March 15, 2019 at
Hackers exploited a WinRar code-execution vulnerability to install malware.
To say that hackers had a field day recently with their dubious activities is an understatement. Recently, users of WinRar suffered a malicious malware attack due to a 19-year old flaw detected in the program. Many people have used this program to compress their files from many sources. The data about Winrar is that up to 500 million people are making use of the service. However, this code-execution vulnerability exposed them to malware attack as soon as the thieves got wind of it. The unfortunate aspect of the discovery is that many antivirus products in the market are not detecting the virus.
As soon as Check Point Research disclosed the presence of this flaw in February, the mass reaction was far-reaching. Many people got wind of it and amongst them were online miscreants who will utilize any opportunity to strike. The hackers designed the malware to infect any device using a version of WinRar created in the past 19 years. Once a user opens a Zip file with any of these versions, the virus will attack the device immediately.
What McAfee researcher says
According to what a researcher working at McAfee reported, Check Point security has made alarming discoveries since the announcement. In the first week following the announcement, the firm has already identified 100 exploits, and the lists are still growing. From their list, the hackers targeted more of users in the United States.
In a blog post, Craig Schmugar, a Research Architect at McAfee gave one example of the malware attack. He wrote “One of such piggybacks they discovered recently is a copy of a hit album from Ariana Grade, “Thank U, Next” using a file name ‘Ariana_Grande-thank_u,_next(2019)_.rar,”. According to him, if a user extracts the content of the archive with a tainted WinRar version, the malware will attack. It immediately creates a malicious payload without a user’s knowledge in their Startup folder. Since it will bypass the User Access Control, the user will not get any alert about the infiltration. The malware will be there waiting, and once the user restarts their system, it will run.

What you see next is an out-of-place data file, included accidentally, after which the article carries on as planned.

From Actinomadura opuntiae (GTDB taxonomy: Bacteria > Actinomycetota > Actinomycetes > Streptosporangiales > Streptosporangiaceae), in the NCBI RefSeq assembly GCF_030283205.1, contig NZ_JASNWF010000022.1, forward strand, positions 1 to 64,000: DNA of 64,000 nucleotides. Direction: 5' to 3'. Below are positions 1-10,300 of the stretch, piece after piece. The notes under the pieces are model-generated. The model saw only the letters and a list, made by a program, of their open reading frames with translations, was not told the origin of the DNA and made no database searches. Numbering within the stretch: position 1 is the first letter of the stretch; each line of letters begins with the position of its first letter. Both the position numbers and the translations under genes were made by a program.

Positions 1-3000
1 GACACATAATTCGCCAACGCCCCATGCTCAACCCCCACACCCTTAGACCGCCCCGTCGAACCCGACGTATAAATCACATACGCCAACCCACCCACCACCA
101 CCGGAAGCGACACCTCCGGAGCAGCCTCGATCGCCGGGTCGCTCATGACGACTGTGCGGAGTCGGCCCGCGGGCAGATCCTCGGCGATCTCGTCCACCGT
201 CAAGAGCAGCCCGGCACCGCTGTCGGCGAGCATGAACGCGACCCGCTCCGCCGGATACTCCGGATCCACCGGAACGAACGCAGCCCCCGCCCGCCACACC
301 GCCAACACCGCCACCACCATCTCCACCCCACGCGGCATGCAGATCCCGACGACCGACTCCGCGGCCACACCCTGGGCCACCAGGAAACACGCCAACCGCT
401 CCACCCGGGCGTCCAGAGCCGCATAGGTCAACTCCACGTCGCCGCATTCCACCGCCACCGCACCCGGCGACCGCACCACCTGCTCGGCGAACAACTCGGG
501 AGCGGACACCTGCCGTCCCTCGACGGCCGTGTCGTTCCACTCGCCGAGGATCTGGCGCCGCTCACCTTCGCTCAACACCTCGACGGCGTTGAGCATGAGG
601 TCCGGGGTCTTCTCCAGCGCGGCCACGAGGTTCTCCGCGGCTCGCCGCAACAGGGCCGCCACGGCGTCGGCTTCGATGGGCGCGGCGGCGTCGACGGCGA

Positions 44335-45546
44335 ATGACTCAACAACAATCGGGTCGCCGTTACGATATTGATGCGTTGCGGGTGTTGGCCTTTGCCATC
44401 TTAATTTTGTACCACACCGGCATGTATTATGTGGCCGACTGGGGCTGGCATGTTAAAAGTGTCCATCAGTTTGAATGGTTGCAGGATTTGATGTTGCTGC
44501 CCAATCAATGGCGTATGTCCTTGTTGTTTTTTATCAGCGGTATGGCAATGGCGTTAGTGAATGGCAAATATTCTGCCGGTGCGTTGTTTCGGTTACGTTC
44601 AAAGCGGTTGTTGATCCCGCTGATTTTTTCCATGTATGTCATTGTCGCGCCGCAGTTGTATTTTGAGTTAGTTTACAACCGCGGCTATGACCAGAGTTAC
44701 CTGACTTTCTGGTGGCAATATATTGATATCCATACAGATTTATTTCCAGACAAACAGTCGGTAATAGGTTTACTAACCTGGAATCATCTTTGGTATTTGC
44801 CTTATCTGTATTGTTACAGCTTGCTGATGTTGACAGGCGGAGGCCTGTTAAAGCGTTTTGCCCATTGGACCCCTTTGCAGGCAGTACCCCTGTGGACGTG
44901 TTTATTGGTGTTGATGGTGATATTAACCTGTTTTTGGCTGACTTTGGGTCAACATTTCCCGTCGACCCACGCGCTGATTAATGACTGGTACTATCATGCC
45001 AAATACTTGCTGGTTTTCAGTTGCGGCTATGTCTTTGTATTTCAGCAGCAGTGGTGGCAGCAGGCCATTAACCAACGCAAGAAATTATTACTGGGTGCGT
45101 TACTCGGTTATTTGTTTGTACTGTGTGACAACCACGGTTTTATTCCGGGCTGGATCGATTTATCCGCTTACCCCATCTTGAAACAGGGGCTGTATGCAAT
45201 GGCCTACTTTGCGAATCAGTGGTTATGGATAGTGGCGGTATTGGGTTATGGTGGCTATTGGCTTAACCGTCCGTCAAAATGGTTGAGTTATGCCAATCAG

Screenshots evidence reveals more
To further buttress the operation of the malware, the researcher uploaded screenshots in his post. Looking at the shots, you will notice that the file extracts harmless-looking MP3 files to a device download folder. However, this is to cover the main harm to the system. Beyond what the user, there is also a “hi.exe” file in the startup folder, this is where the danger lies. This file installs an unidentifiable Trojan once the user reboots the computer. According to Google-owned VirusTotal service, only 9 AV providers detected the malware.
However, the McAfee researcher didn’t specify if the one hundred exploits they discovered install the malware. Further searches of the Web about this shows that another suspicious RAR file containing Ariana Grande album is circulating online. It is presently on Twitter and people should check properly before downloading it. Also, don’t download every file you find online without checking it properly.
To be more careful and avoid this malware attack, ensure that you use WinRar version 5.70. Another option you can explore is 7zip. Remember that other versions are vulnerable right now and can give hackers access to your computer.